Metro sandstone to help build Sydney’s new airport

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Sandstone from Sydney Metro tunnels will be reused to help build the new Western Sydney International (Nancy-Bird Walton) Airport.

More than 500,000 metric tons of sandstone will be transported from Metro tunneling sites at Chatswood and Marrickville to the Western Sydney International site.

According to Western Sydney Airport CEO Graham Millett, more than 148,000 metric tons of sandstone have been transported to the airport site since May.

“This high-quality sandstone will be used as a high-strength foundation to support the construction of the runway, taxiways and roads on site,” Millett said. “It is a great example of how we can make the most of Sydney’s infrastructure boom, not only to save taxpayer funds but also to cut down on waste.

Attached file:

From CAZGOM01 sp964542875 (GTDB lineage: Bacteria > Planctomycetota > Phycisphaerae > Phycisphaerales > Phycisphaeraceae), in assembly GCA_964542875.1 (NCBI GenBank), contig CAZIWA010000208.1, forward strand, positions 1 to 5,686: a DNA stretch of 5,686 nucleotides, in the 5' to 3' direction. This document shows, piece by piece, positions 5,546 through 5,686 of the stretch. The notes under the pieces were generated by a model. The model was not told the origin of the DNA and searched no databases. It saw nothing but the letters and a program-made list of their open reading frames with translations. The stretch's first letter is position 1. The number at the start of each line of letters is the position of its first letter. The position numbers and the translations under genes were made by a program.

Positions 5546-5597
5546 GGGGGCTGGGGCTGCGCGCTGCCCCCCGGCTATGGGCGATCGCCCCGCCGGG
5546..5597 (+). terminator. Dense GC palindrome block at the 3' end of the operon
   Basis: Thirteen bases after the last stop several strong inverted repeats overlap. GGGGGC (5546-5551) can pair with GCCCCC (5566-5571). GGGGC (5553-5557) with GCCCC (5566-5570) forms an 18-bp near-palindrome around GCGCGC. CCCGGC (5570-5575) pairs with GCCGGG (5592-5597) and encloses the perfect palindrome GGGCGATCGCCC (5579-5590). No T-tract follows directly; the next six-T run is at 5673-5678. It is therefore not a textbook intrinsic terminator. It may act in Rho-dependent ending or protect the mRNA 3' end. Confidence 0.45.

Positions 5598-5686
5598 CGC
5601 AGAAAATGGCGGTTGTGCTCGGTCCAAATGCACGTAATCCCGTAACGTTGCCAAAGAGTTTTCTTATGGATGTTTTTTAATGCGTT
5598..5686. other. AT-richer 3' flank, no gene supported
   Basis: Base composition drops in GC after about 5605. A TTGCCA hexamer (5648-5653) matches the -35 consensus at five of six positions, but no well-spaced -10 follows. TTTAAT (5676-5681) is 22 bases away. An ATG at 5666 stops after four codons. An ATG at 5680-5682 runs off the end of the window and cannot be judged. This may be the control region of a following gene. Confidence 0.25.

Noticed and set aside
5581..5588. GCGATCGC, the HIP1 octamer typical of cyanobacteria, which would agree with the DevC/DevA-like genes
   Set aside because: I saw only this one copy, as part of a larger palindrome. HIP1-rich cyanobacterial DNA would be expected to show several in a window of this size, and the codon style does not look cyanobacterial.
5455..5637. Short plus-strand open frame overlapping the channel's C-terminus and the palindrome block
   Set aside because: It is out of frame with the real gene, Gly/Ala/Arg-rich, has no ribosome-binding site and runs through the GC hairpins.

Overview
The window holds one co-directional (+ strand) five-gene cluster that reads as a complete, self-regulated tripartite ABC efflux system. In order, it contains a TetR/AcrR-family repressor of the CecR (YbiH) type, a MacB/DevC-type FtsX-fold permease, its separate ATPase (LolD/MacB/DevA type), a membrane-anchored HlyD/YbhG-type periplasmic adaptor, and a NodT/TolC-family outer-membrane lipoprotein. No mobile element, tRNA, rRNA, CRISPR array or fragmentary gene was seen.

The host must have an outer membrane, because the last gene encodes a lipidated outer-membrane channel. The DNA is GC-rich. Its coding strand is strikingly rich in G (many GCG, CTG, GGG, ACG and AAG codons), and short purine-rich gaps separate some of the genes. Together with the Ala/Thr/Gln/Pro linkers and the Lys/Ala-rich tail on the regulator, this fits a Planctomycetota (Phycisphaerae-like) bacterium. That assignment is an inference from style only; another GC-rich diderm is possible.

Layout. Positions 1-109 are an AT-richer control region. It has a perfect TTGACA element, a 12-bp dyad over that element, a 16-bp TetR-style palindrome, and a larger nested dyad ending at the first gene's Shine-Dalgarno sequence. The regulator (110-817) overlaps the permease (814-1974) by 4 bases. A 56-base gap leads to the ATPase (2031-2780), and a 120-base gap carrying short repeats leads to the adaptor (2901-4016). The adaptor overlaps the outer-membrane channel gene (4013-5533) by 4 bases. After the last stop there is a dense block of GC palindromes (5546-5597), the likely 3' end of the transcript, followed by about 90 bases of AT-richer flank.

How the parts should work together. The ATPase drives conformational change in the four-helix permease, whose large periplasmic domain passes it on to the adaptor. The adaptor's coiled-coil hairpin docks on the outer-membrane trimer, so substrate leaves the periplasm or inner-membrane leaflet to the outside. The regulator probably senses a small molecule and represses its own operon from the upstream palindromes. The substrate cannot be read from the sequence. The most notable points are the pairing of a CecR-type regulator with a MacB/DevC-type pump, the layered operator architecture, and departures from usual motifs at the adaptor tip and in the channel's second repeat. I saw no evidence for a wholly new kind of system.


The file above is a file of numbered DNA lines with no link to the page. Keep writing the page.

“It’s about sustainability and efficiency, reusing resources and reducing carbon emissions,” he added.

“Building the airport is one of the biggest earthmoving challenges in Australian history, but we’ve already moved more than 1,000,000m3 [35,314,700ft3] of earth across the 1,780ha [4,400 acre] site.”

The sandstone is generated by tunnel boring machines excavating the 15.5km (9.6 mile) twin railway tunnels between Chatswood and Marrickville, which are already 50% complete. 

Western Sydney International is on track to open for its first passengers in 2026.

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Tara has worked for UKi Media & Events since 2013, initially as a freelancer. She has been a journalist for over a decade and has worked for a range of publications, including Personnel Today, Management Today and The Grocer.

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